By Maureen Williams, ND
Healthnotes Newswire (June 10, 2010)—Since the 1970s, scientists have been accumulating evidence suggesting that being around people who smoke can be as bad for you as smoking. Secondhand smoke exposure has been linked to a range of diseases including asthma, heart disease, and some cancers. Now researchers have found that secondhand smoke is a common contributing factor in a condition in which the surfaces of the nasal passages and sinuses are chronically inflamed (chronic rhinosinusitis).
Smoke in the air affects the nose and sinuses
The new study, published in the Archives of Otolaryngology and Head and Neck Surgery, included 306 nonsmokers with chronic rhinosinusitis and 306 nonsmokers who had many of the same characteristics but did not have rhinosinusitis. The participants provided information about their secondhand smoke exposure in four settings: home, work, public places, and private social functions.
More than 47% of people without rhinosinusitis and 68% of people with rhinosinusitis reported regular secondhand smoke exposure. Compared with people without chronic rhinosinusitis, those with the condition were more likely to experience regular secondhand smoke exposure in each of the four settings. Smoke exposure at work was most strongly associated with chronic rhinosinusitis.
Eliminating smoke could eliminate a common problem
Chronic rhinosinusitis affects up to 16% of the US population and is associated with over 13 million physician visits per year. People with chronic rhinosinusitis suffer from a range of symptoms including nasal congestion, chronic cough, throat clearing, hoarseness, difficulty with breathing at night in bed, lack of sleep, lack of energy, fatigue, malaise, headache, facial pressure, loss of sense of smell and taste, bad breath, sore throats, and recurrent infections. Allergies and anatomical abnormalities are frequent causes of rhinosinusitis, but in a number of cases no cause is found.
“The results from our study suggest that many chronic rhinosinusitis cases are due to or are aggravated by secondhand smoke exposure,” said lead study author Dr. C. Martin Tammemagi at Brock University in Ontario, Canada. “We estimate that, if secondhand smoke could be eliminated, the incidence of chronic rhinosinusitis would be reduced by approximately 40%.”
The many dangers of secondhand smoke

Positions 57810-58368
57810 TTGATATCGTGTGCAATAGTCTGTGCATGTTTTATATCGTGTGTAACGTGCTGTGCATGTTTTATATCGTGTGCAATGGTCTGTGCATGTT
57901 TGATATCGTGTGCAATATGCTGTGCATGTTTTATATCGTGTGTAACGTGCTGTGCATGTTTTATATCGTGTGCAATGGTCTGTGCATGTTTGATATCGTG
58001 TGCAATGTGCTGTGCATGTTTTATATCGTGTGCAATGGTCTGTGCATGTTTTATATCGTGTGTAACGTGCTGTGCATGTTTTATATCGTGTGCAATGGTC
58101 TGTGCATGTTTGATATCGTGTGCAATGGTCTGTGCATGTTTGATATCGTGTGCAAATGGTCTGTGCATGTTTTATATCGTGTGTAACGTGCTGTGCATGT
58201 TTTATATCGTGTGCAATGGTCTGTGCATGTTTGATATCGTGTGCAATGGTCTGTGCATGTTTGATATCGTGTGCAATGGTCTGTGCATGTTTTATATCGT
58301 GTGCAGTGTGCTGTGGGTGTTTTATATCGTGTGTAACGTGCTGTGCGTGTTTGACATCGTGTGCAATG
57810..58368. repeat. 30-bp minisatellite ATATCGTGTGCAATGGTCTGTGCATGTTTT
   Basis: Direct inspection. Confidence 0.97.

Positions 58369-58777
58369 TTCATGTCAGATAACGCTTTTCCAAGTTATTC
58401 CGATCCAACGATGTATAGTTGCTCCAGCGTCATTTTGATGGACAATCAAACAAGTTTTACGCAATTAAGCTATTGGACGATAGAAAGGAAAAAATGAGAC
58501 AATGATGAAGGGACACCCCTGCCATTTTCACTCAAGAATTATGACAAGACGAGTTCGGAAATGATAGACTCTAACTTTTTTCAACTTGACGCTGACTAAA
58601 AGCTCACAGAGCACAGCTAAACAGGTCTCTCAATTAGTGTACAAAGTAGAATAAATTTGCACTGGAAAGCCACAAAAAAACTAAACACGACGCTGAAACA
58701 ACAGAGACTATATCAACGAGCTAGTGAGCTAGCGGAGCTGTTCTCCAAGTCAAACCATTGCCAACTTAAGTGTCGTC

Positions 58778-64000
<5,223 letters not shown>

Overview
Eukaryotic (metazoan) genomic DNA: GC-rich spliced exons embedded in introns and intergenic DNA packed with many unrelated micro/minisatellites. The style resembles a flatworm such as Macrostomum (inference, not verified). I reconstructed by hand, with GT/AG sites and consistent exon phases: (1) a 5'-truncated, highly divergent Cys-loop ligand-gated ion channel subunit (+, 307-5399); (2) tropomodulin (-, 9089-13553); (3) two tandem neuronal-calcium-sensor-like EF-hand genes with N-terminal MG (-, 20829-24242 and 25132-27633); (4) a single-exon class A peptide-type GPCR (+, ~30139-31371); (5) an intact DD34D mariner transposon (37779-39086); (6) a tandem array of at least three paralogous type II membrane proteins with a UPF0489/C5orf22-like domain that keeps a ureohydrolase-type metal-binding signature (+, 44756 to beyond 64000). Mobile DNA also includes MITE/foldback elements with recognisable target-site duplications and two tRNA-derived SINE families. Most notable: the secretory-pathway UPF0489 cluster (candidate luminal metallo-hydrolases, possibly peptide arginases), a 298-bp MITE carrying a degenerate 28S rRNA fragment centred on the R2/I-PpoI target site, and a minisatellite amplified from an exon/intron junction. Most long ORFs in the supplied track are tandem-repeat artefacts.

Many people are not aware of how hazardous secondhand smoke is:
• It contains more than 4,000 chemicals.
• 69 known carcinogens have been identified in secondhand smoke, including some polynuclear aromatic hydrocarbons, which are highly carcinogenic.
• The concentrations of some carcinogens are higher in sidestream smoke (the smoke that goes directly into the air) than in mainstream smoke (the smoke that is inhaled).
• The US Environmental Protection Agency has classified sidestream smoke as a clearly established human carcinogen, responsible for approximately 3,000 lung cancer deaths every year in the US.
• It has been estimated that 62,000 deaths from heart disease each year are attributable to secondhand smoke exposure.
• Secondhand smoke exposure is the third leading cause of preventable death in the US.
• In addition to lung cancer and heart disease, secondhand smoke has been found to increase the risks of brain, breast, pancreatic, and renal cancers; premature birth, low birth weight, and sudden infant death syndrome; cognitive impairment and dementia; and respiratory infections, allergies, asthma, and now chronic rhinosinusitis.
(Arch Otolaryngol Head Neck Surg 2010;136:327–34)
Maureen Williams, ND, received her bachelor’s degree from the University of Pennsylvania and her Doctorate of Naturopathic Medicine from Bastyr University in Seattle, WA. She has a private practice on Cortes Island in British Columbia, Canada, and has done extensive work with traditional herbal medicine in Guatemala and Honduras. Dr. Williams is a regular contributor to Healthnotes Newswire.
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